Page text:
Rex Rammell and Sharon Ullman tried to sway away GOP voters from re-electing Gov. Butch Otter by criticizing his plan to raise some taxes for roadwork last year, by naming areas of the state and federal government that aren’t working, and speculation from Ullman and another gubernatorial candidate that Otter might resign either before the fall election or sometime after he is elected to a second term.
Otter declined to attend the debate, and both challengers said he should have shared the stage. “It’s unfortunate the governor has chosen not to participate,” Ullman said at the start of the debate broadcast on Idaho Public Television.
“I’d like to know why he’s so arrogant to think he doesn’t need to show up for a public debate,” Rammell said about Otter near the end of the debate. “Maybe he knows he will lose this public debate, and that’s why he didn’t show up.” Rammell had more unkind words for the governor, saying he lacked courage and is the most amoral governor Idaho has had.
After Rammell’s comments, Ullman floated a rumor that Otter could step down after the election, letting Lt. Gov. Brad Little take his place. After the debate, independent candidate for governor Jana Kemp, who attended the debate in Boise, said Otter could potentially step down before early September, which would allow the Idaho Republican Party to pick a replacement for the general election.
Ullman, an Ada County commissioner, called for reforms to cut wasteful spending, while Rammell, a former elk rancher from Idaho Falls, said large state programs like education and health and welfare need to be restructured and that the state’s income tax should be eliminated.
“I believe our health care system is broken,” Ullman said.
“There’s not really very many programs in my opinion that are working very well,” Rammell said.
“I don’t believe that the governor is doing enough to attract those employers,” Ullman said.
Rammell called for eliminating the Idaho State Department of Education. “I believe we will save millions and millions of dollars in bureaucratic inefficiencies,” he said. “It is going to take more than a few cost saving measures … We have to entirely restructure education.”
Both candidates also opposed recent health care laws approved by Congress. “I believe that the president’s health care plan will backfire,” Ullman said. “We need to have a system that provides an incentive to people to stay healthy.”
Both Ullman and Rammell also support the multi-state lawsuit opposing the health care legislation that Idaho has signed onto, though Rammell said it likely won’t work. “If I’m the governor of Idaho, I will say no, we’re not doing it, whether it’s constitutional or not,” he said. It’s an injust law.” He added that he’d oppose implementation of the plan by almost any means necessary. “I’m ready to take the states’ rights fight further than any governor in recent history. [The federal government] will be asked to leave this state.”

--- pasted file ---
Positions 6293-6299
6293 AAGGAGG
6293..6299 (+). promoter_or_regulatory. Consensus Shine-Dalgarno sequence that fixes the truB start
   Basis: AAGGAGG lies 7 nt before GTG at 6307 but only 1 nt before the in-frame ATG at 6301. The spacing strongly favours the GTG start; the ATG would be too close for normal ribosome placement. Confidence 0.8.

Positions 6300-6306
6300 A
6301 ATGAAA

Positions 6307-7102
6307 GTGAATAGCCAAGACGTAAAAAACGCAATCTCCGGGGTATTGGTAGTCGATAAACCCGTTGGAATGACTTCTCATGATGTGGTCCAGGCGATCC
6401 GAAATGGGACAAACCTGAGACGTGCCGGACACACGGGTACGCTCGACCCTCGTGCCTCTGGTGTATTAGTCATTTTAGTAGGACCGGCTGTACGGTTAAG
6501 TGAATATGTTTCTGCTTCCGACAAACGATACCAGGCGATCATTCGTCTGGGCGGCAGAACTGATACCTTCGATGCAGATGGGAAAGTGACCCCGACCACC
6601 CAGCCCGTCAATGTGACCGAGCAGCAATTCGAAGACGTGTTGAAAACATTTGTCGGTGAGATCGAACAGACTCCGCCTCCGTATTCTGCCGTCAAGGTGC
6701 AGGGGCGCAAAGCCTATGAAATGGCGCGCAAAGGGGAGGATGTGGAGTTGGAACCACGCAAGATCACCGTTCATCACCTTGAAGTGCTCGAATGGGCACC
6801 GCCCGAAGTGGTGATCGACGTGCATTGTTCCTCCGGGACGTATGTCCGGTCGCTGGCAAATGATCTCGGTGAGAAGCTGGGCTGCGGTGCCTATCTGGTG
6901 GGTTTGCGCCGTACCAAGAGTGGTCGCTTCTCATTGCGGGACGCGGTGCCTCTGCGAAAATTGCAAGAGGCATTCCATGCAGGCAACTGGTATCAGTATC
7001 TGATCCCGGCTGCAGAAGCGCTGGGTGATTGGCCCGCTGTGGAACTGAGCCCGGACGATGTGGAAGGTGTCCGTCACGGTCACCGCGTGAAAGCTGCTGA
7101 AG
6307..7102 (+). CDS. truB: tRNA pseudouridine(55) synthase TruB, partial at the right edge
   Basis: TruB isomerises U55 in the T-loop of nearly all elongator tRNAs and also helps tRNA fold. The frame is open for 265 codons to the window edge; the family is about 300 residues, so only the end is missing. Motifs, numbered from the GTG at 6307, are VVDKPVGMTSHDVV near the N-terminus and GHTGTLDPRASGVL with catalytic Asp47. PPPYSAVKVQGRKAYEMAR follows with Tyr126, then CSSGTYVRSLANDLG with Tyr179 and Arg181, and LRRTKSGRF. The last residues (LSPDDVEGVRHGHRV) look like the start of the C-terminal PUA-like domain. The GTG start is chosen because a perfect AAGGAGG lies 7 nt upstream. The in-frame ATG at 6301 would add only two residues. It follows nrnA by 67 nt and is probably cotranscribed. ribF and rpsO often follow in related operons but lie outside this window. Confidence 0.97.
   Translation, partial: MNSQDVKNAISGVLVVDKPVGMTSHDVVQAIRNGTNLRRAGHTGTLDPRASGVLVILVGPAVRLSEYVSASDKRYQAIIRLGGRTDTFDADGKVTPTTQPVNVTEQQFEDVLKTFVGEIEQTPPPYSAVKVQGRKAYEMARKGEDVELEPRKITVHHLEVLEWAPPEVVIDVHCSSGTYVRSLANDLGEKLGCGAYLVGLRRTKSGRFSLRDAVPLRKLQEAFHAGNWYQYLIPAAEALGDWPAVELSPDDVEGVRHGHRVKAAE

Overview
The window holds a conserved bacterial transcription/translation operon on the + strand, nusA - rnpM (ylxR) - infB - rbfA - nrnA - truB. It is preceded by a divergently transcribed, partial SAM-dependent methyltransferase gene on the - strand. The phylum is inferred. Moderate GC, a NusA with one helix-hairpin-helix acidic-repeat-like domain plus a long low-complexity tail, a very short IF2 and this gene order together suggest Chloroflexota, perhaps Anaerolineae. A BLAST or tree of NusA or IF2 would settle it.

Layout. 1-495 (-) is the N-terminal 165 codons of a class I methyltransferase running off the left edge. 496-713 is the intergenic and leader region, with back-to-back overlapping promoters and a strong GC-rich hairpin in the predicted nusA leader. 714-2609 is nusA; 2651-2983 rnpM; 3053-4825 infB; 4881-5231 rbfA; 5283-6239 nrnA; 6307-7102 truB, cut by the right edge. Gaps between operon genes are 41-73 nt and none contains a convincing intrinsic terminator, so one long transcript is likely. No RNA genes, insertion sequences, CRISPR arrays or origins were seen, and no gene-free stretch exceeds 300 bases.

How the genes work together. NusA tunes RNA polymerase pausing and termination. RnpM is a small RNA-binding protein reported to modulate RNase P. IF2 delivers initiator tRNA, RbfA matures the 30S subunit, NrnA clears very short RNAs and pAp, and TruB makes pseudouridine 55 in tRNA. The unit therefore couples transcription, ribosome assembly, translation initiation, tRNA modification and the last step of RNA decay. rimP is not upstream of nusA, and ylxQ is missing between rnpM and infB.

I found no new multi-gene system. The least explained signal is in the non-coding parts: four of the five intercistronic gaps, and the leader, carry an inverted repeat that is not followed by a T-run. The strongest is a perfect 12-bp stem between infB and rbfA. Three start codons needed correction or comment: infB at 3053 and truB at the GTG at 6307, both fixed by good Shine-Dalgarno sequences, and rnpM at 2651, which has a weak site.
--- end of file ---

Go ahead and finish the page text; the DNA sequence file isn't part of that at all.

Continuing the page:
Ullman didn’t go quite as far on opposing the plan if the states lose the lawsuit. “We’ve already had one civil war,” she said in response to Rammell.
“We’ve been trying it her way, and we’re losing this country, day by day,” Rammell responded. “We’re on the fast track to socialism … It is time for a governor with some guts to stand up and say ‘No more. We’re not going to allow this to happen.’”
Both candidates were united in their opposition to raising the gas tax and registration fees to pay for roadwork, a move Otter failed to pass through the Legislature last year. Ullman also voiced her opposition to Grant Anticipation Revenue Vehicle (GARVEE) program, which uses bond money for work on six road construction projects across the state. “When the dollars aren’t there, you don’t borrow dollars and spend ahead,” she said.
The two Republican candidates also shared support for Arizona’s recent anti-illegal immigration legislation that has received national attention. Ullman said it might need to be tweaked to fit Idaho, though Rammell said he would push it, and said he wasn’t worried about potential blowback like boycotts of the state. “I’ve never been worried about a backlash when you do the right thing,” he said.
Rammell and Ullman separated themselves on religious issues. Rammell said that atheists and agnostics shouldn’t hold elected office. “This country was founded on faith,” he said. “That’s what made us great.”
“As far as tolerance in religion, I demonstrate it,” Ullman replied.
Both candidates trail Otter in fundraising, and a poll commissioned by Rammell showed Otter ahead of him. Watch the debate at IPTV’s website.